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edited the journal, and in its early years Sastri toiled long nights under candlelight in proofreading and performing other labours. He was, and always remained, scrupulous about the use of grammar and vocabulary, no doubt contributing to the journal’s stellar rise in reputation as one of the country’s leading intellectual magazines. Sastri once jokingly attributed the early onset of poor sight to the nightly vigils in service of the Review . 18 He also edited another journal, The Education Review . Later in life, at Gandhi’s request, Sastri spent countless hours

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return made it virtually impossible. They were required to repay the bonus for each family member as well as the total cost of travel. In the case of one family, for instance, the total amount to be returned was £457. By 1930, only 1 per cent of all emigrants were able to return to South Africa. 8 However, Sanyasi’s report, co-written with Banarasidas Chaturvedi, was only published after Sastri’s departure in 1931. While in India, Sanyasi ended up serving a one-year prison term for participating in Gandhi’s civil disobedience movement. On the criticism of the

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defining international conference. 4 The five-day journey to New York was spent in relative luxury, Sastri’s cabin was ‘a commodious little house’. 5 But his mind was uneasy. On the very day Sastri took the ship westwards, the Prince of Wales had travelled eastwards to India as part of his empire-wide tour to show the king’s appreciation of his subjects’ contribution to the war. 6 Sastri had strongly advised against the prince’s visit. 7 Gandhi had announced a boycott. The visit, Sastri reasoned, would provide new momentum to the otherwise declining non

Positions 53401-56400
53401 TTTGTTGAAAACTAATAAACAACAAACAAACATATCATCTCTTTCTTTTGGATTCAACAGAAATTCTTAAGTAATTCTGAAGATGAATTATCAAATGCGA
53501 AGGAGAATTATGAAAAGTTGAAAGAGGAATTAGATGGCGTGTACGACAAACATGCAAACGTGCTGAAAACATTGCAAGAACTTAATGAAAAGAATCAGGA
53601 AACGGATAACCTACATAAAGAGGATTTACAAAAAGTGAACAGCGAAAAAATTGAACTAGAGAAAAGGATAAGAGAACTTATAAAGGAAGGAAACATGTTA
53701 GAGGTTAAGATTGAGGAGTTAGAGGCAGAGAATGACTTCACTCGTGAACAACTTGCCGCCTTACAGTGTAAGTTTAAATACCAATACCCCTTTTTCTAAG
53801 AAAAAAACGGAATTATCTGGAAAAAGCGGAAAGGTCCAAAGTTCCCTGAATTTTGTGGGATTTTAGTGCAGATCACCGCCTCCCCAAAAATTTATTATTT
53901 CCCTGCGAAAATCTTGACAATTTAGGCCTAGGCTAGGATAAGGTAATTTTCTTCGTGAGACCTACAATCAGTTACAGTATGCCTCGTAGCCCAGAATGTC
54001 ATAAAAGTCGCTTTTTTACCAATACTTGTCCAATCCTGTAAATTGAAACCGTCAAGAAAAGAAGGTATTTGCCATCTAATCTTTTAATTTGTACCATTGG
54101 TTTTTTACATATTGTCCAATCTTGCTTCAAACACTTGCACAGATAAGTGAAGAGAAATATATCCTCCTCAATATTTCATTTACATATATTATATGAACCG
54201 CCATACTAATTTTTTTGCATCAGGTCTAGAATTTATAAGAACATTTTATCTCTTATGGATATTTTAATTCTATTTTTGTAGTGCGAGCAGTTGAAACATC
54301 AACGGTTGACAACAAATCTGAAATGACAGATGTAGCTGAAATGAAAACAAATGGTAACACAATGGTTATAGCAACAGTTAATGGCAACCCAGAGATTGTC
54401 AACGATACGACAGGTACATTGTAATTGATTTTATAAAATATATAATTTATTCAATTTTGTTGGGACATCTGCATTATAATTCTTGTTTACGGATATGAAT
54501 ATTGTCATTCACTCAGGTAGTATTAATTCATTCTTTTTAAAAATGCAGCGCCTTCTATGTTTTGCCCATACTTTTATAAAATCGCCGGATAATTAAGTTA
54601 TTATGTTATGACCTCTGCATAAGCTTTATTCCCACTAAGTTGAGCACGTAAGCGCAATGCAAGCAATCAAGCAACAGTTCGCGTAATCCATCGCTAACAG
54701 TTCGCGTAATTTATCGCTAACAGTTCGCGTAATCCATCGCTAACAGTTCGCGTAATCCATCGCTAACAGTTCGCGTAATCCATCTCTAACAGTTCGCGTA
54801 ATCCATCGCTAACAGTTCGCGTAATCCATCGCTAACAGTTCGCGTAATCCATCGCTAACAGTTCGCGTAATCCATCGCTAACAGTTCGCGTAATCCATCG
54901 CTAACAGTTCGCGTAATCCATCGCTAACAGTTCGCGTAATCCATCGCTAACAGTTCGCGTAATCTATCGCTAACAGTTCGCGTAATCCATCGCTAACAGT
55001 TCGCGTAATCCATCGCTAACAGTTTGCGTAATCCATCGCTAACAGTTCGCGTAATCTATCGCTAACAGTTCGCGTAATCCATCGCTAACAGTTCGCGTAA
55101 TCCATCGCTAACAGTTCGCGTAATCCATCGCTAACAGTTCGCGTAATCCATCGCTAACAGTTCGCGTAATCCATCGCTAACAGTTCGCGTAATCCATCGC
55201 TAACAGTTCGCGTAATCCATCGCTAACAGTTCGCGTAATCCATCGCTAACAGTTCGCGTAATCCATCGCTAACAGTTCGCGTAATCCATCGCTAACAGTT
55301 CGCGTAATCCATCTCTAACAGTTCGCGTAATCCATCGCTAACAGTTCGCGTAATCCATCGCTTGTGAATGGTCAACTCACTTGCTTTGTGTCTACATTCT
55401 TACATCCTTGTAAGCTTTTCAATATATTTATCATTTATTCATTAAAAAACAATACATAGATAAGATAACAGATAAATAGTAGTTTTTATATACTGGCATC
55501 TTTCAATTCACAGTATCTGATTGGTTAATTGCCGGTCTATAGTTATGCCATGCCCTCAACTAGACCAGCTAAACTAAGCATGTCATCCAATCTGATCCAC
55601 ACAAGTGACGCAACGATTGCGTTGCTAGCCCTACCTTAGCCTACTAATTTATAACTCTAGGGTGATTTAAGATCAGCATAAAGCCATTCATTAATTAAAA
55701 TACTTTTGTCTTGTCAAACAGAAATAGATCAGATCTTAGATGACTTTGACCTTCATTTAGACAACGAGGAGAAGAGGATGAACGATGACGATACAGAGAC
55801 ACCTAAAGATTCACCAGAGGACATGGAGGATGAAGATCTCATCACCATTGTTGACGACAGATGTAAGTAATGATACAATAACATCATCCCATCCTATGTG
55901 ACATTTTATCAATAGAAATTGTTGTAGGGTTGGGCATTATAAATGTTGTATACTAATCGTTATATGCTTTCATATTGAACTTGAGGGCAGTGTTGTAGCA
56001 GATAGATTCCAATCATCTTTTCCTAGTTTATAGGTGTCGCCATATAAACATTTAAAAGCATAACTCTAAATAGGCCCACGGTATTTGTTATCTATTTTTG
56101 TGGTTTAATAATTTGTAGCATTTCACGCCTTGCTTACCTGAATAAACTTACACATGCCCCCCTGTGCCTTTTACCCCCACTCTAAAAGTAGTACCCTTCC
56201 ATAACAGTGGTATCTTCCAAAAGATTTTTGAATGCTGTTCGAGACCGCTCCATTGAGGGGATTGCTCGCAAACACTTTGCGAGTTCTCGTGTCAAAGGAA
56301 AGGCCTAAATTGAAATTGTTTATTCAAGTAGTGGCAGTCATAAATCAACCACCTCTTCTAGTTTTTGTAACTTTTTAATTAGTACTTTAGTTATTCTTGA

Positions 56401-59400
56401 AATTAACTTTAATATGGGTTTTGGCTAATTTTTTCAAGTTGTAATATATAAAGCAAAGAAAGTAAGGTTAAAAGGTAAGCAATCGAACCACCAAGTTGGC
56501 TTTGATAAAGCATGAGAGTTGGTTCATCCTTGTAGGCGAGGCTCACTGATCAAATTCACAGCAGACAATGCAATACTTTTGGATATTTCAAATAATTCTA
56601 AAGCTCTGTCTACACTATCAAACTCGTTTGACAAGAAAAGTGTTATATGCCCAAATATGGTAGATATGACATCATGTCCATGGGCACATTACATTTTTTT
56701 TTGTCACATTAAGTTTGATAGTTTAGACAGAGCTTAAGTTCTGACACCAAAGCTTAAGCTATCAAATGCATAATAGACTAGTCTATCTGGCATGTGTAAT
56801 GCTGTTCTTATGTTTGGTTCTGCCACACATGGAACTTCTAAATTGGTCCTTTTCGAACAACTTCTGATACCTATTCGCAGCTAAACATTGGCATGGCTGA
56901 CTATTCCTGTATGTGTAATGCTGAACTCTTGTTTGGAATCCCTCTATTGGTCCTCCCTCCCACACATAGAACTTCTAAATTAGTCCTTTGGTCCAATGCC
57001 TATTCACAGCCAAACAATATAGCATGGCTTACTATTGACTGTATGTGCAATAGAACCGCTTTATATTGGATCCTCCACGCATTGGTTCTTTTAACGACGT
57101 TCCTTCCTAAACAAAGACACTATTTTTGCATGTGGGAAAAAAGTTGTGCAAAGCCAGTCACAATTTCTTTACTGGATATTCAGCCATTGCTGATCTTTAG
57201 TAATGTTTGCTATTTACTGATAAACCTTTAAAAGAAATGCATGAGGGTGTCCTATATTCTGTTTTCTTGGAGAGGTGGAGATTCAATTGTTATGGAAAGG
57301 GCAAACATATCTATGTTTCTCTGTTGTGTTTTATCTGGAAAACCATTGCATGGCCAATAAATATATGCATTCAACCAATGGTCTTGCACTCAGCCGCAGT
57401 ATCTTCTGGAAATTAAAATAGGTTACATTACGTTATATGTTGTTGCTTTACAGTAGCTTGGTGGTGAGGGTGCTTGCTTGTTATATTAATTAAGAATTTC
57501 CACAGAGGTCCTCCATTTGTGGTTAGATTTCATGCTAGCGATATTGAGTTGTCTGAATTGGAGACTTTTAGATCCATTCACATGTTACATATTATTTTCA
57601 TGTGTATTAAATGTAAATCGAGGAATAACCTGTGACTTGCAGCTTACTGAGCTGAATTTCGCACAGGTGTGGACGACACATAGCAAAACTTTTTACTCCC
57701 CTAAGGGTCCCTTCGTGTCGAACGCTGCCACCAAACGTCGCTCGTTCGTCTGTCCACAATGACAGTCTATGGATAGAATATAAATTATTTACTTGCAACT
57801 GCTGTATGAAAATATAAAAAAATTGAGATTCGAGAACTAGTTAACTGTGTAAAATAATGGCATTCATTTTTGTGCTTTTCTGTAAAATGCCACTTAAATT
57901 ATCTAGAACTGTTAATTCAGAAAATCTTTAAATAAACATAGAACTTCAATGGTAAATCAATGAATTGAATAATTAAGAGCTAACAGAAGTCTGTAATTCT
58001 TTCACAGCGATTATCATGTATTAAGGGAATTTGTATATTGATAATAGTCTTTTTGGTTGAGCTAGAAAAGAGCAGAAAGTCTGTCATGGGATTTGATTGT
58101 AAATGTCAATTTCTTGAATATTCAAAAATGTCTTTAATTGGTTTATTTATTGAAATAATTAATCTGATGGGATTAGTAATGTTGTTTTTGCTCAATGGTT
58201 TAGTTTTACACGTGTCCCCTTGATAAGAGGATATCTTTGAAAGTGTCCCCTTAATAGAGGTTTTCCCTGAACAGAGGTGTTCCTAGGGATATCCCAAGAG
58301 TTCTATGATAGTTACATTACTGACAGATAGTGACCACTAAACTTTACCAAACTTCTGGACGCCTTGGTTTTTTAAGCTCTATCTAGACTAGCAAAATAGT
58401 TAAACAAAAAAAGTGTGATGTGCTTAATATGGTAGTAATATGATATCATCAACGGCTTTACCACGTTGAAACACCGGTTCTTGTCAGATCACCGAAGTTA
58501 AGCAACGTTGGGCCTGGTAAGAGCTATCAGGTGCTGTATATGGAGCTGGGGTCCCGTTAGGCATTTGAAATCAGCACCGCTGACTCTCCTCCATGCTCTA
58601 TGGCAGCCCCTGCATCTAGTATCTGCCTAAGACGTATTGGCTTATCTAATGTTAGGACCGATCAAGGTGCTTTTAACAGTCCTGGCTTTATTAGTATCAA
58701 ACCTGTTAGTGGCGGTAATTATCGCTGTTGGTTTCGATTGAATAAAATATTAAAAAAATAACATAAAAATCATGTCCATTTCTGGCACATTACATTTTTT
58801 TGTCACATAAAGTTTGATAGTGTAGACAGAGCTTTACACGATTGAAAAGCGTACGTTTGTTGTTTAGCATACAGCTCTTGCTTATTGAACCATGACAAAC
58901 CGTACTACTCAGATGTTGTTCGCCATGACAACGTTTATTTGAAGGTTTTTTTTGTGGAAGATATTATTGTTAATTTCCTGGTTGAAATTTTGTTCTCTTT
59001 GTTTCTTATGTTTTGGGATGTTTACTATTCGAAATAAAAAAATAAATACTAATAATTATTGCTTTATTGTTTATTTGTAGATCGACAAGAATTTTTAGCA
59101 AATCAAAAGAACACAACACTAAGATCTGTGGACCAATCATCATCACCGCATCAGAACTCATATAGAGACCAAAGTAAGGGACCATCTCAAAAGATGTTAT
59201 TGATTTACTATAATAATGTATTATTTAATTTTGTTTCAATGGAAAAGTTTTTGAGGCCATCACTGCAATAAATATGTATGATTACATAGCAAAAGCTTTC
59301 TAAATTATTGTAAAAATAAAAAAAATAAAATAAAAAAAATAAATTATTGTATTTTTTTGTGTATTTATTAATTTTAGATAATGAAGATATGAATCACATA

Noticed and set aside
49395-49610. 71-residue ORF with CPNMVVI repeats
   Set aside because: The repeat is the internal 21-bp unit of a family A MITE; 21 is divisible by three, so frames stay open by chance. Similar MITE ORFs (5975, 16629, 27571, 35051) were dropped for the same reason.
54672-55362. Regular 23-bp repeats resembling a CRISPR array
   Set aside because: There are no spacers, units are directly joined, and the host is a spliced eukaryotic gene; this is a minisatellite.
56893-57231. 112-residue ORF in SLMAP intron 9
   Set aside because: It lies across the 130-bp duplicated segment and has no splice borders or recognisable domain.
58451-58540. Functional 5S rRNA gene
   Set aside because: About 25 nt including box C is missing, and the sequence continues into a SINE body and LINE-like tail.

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V.S. Srinivasa Sastri and the Making of Liberal Internationalism
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V.S. Srinivasa Sastri was a celebrated Indian politician and diplomat in the early twentieth century. Despite being hailed as the ‘very voice of international conscience’, he is now a largely forgotten figure.

This book rehabilitates Sastri and offers a diplomatic biography of his years as India’s roving ambassador in the 1920s. It examines his involvement in key conferences and agreements, as well as his achievements in advocating for racial equality and securing the rights of Indians both at home and abroad. It also illuminates the darker side of being a native diplomat, including the risk of legitimizing the colonial project and the contradictions of being treated as an equal on the world stage while lacking equality at home.

In retrieving the legacy of Sastri, the book shows that liberal internationalism is not the preserve of western powers and actors – where it too often represents imperialism by other means – but a commitment to social progress fought at multiple sites and by many protagonists.

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and their activities operated primarily from abroad, mostly in America and Germany. 5 The sole effort at mutiny by the returning Ghadrites had been smothered in its early days. In fact, the two Indias – British as well as princely – had enthusiastically marched their men, money and materiel on the side of the empire. Even the likes of Besant, Tilak and Gandhi, otherwise radically opposed to the government, had appealed for wartime recruitment into the army. Gandhi made the only known exception to his abhorrence for violence and urged Indian men to take up arms